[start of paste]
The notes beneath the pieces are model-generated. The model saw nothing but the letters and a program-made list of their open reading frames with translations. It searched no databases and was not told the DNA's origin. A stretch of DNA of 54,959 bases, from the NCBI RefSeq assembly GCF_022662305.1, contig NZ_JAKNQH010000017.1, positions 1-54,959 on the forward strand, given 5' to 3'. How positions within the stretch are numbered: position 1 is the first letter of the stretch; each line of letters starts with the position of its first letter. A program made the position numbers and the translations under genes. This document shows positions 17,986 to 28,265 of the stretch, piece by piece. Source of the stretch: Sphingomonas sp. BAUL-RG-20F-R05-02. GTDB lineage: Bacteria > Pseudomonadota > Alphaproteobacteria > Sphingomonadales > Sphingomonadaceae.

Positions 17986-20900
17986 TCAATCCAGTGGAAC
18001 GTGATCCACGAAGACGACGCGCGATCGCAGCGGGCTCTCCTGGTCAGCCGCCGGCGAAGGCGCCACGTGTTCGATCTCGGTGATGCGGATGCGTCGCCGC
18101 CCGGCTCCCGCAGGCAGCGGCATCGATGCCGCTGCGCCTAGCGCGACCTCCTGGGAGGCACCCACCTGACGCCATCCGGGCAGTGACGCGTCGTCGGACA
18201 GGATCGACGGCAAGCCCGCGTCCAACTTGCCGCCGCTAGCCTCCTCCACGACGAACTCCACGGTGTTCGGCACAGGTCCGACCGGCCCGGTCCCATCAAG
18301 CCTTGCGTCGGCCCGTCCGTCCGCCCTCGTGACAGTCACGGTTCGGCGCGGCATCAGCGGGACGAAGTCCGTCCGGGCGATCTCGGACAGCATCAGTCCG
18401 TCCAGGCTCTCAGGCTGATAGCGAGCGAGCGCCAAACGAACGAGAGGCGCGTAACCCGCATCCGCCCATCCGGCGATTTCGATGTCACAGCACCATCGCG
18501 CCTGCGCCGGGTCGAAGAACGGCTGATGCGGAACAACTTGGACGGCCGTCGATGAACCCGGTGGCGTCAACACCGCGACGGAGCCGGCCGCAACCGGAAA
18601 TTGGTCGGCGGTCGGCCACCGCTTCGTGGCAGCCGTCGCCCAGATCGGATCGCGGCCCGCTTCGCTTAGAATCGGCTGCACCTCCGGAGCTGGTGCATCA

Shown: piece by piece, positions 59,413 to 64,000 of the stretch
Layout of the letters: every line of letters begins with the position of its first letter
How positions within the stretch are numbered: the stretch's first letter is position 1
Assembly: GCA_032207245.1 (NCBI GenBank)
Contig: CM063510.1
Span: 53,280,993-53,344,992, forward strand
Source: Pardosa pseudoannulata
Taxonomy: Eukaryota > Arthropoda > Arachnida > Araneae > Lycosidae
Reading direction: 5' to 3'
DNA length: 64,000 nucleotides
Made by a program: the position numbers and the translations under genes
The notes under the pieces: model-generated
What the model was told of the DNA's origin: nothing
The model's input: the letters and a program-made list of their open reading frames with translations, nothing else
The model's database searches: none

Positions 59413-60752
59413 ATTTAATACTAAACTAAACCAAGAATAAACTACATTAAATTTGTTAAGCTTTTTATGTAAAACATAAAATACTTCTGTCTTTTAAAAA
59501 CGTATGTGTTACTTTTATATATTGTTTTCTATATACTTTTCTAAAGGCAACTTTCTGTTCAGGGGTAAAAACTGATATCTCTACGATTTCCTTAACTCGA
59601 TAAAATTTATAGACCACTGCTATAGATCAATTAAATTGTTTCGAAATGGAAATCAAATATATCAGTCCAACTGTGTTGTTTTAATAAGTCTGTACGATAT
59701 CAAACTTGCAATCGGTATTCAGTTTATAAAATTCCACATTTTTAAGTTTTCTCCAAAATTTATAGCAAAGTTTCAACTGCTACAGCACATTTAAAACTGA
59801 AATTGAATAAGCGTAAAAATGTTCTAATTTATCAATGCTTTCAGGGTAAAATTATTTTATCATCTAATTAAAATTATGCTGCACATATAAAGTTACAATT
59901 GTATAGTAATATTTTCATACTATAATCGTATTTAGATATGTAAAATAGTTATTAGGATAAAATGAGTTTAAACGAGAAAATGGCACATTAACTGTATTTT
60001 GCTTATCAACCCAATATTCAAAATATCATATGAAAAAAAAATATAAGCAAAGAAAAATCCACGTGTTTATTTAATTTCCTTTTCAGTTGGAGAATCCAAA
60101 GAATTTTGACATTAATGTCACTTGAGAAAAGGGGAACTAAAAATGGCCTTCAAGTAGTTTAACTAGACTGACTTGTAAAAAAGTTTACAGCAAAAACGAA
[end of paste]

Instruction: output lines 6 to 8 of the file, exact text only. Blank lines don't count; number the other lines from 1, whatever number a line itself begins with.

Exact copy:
18201 GGATCGACGGCAAGCCCGCGTCCAACTTGCCGCCGCTAGCCTCCTCCACGACGAACTCCACGGTGTTCGGCACAGGTCCGACCGGCCCGGTCCCATCAAG
18301 CCTTGCGTCGGCCCGTCCGTCCGCCCTCGTGACAGTCACGGTTCGGCGCGGCATCAGCGGGACGAAGTCCGTCCGGGCGATCTCGGACAGCATCAGTCCG
18401 TCCAGGCTCTCAGGCTGATAGCGAGCGAGCGCCAAACGAACGAGAGGCGCGTAACCCGCATCCGCCCATCCGGCGATTTCGATGTCACAGCACCATCGCG